Justin Trudeau, who assembled a cabinet with an equal number of men and women last year “because it’s 2015,” spoke on Mar. 16 during the U.N.’s 60th session of the Commission on the Status of Women.
Trudeau says he has no problem calling himself a feminist but that every time he mentions it, the “Twitterverse explodes.” Also, he told large New York audiences that he looks forward to someday being able to call himself a feminist without having it wind up in news headlines.
The prime minister told a packed United Nations convention hall that he foresees a generational shift, as more parents raise their kids to embrace the term as a endorsement of basic equality.
The 44-year old Liberal leader said that calling himself a feminist simply means: “I believe in the equality of men and women.”
“I’m going to keep saying, loud and clearly, that I am a feminist until it is met with a shrug,” he told the UN women’s conference Wednesday, in an auditorium filled with a nearly all female audience.
Asked where his commitment to gender equality originated, he explained it was simply due to his age:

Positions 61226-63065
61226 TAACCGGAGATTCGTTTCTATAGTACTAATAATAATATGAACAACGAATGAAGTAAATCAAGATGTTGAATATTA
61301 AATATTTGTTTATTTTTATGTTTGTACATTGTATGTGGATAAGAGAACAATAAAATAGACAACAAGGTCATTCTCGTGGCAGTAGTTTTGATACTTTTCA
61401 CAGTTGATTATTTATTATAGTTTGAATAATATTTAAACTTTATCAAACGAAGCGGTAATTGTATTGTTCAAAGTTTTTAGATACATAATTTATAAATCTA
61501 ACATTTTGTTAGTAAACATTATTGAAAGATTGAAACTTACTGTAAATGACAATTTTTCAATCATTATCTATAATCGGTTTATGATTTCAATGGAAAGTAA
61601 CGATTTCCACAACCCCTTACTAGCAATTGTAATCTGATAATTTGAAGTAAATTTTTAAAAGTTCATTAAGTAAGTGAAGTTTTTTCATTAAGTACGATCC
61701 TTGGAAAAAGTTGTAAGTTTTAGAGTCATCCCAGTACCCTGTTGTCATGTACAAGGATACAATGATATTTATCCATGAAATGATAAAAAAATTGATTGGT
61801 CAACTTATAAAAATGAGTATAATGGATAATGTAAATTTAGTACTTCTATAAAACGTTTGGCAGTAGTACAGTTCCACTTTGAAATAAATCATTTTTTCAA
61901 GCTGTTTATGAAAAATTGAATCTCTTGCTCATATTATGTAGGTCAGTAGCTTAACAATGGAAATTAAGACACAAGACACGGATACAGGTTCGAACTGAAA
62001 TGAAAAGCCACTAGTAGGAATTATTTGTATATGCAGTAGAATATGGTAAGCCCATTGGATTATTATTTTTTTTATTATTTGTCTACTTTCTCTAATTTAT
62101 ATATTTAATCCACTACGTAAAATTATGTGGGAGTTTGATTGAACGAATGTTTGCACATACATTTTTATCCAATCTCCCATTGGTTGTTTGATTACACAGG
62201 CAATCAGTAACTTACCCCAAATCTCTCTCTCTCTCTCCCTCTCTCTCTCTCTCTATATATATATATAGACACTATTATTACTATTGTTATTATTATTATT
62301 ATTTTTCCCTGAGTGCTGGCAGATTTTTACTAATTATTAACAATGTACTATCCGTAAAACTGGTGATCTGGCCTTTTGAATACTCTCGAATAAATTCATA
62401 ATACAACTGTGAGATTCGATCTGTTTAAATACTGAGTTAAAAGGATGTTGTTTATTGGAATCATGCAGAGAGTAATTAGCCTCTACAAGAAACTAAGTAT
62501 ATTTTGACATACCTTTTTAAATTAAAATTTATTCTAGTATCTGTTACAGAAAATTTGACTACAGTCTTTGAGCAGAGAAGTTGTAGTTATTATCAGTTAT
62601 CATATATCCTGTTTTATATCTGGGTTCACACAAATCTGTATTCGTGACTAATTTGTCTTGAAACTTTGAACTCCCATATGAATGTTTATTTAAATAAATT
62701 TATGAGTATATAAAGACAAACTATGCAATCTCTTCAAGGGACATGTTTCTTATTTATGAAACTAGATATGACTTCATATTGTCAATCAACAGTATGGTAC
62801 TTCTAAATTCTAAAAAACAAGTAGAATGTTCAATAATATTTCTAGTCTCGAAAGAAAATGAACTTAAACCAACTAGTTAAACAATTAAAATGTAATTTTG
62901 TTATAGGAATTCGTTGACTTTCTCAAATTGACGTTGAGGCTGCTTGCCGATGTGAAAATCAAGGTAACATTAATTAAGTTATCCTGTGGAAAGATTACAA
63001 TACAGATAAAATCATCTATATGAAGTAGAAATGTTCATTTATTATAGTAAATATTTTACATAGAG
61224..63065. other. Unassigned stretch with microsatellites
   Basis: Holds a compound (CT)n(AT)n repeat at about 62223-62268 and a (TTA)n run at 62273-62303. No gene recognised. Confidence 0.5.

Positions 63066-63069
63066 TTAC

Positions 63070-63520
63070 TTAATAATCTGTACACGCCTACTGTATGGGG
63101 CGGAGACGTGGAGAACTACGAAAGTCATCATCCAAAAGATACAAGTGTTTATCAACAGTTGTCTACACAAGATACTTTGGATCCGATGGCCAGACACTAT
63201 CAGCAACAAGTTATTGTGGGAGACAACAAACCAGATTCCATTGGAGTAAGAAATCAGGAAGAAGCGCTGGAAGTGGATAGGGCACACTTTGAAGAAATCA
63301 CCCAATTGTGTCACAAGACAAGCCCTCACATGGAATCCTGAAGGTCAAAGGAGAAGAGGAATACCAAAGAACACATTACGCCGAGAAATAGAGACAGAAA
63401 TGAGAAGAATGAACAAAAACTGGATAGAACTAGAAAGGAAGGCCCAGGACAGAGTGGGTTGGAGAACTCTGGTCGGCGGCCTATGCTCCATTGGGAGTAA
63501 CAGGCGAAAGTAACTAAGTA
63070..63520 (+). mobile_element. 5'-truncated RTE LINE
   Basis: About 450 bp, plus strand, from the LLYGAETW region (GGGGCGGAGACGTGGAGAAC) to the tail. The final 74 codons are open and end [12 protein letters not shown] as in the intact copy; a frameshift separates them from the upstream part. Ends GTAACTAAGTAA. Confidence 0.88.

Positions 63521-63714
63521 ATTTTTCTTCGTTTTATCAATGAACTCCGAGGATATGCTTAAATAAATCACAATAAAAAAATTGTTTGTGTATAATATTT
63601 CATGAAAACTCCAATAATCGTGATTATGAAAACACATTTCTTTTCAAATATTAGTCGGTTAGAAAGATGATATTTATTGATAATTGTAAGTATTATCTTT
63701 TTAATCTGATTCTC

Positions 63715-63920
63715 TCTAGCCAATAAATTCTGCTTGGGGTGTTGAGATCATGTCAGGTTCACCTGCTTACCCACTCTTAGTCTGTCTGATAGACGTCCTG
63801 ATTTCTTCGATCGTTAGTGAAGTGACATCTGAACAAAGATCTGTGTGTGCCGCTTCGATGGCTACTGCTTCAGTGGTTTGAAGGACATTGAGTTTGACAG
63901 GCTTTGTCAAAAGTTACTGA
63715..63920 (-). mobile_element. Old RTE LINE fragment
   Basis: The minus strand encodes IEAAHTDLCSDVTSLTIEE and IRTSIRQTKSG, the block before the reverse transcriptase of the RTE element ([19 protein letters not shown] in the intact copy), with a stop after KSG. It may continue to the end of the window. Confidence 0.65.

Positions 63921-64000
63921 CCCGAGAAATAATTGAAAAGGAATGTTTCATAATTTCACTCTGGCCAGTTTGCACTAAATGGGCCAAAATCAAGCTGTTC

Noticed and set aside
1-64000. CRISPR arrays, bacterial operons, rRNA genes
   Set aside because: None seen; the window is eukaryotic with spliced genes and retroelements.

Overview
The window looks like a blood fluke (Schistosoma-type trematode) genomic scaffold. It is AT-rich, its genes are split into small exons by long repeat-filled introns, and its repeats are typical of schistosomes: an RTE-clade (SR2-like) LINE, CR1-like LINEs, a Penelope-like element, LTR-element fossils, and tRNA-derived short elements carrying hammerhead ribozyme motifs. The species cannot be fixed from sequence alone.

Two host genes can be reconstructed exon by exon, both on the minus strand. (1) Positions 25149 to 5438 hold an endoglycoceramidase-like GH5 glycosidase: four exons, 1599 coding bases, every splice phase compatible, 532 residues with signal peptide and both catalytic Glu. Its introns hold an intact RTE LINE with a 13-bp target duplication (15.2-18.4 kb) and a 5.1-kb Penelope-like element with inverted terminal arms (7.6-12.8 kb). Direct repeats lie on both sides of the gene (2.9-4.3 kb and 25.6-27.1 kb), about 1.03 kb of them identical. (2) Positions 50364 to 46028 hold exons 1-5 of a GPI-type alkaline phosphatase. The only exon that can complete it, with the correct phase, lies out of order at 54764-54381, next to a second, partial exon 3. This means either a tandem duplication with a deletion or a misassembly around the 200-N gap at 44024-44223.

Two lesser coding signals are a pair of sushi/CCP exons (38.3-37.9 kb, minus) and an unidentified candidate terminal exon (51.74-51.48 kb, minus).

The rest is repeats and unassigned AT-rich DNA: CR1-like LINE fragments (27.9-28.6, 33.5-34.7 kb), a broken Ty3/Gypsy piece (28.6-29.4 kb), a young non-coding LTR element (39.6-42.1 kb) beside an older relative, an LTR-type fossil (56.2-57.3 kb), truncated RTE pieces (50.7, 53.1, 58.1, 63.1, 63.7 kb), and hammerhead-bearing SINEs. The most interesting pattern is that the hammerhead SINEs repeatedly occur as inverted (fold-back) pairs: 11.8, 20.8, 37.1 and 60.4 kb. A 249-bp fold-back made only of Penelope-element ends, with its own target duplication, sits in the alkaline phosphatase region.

“For my generation and younger, it’s all sort of a ‘duh’. The fact that [it] gets such a reaction from the powers and the authority structure that surrounds us really shows how much work we still have to do.”
The son of late prime minister Pierre Elliott Trudeau, Trudeau also said his mother considered herself a woman’s rights activist “even back in the early days.”
Justin Trudeau said it’s different now.
He said he and his wife are teaching their kids — two boys and a girl — to embrace feminism. And he predicted that more and more people would do so over time, with young people leading the way.
“It’s just really, really obvious,” he said, drawing applause from the diplomatic crowd.
“We should be standing up for women’s rights and trying to create more equal societies? Like, duh.”
Justin Trudeau said that process was complicated by the fact that women were more likely to refuse career opportunities — because they were busy caring for children and elderly parents.
Trudeau suggested policies that encourage a work-life balance. He offered one potential example of parental leave that would only be available to men. A PMO official explained that the government isn’t actually considering this, but is looking at family-friendly policies including changes in the House of Commons rules for federal employees.
The moderator at the UN auditorium event, New York ABC news anchor Sade Baderinwa, told him: “With all the nods, and all the clapping, I think you’re well-liked in this room, prime minister.”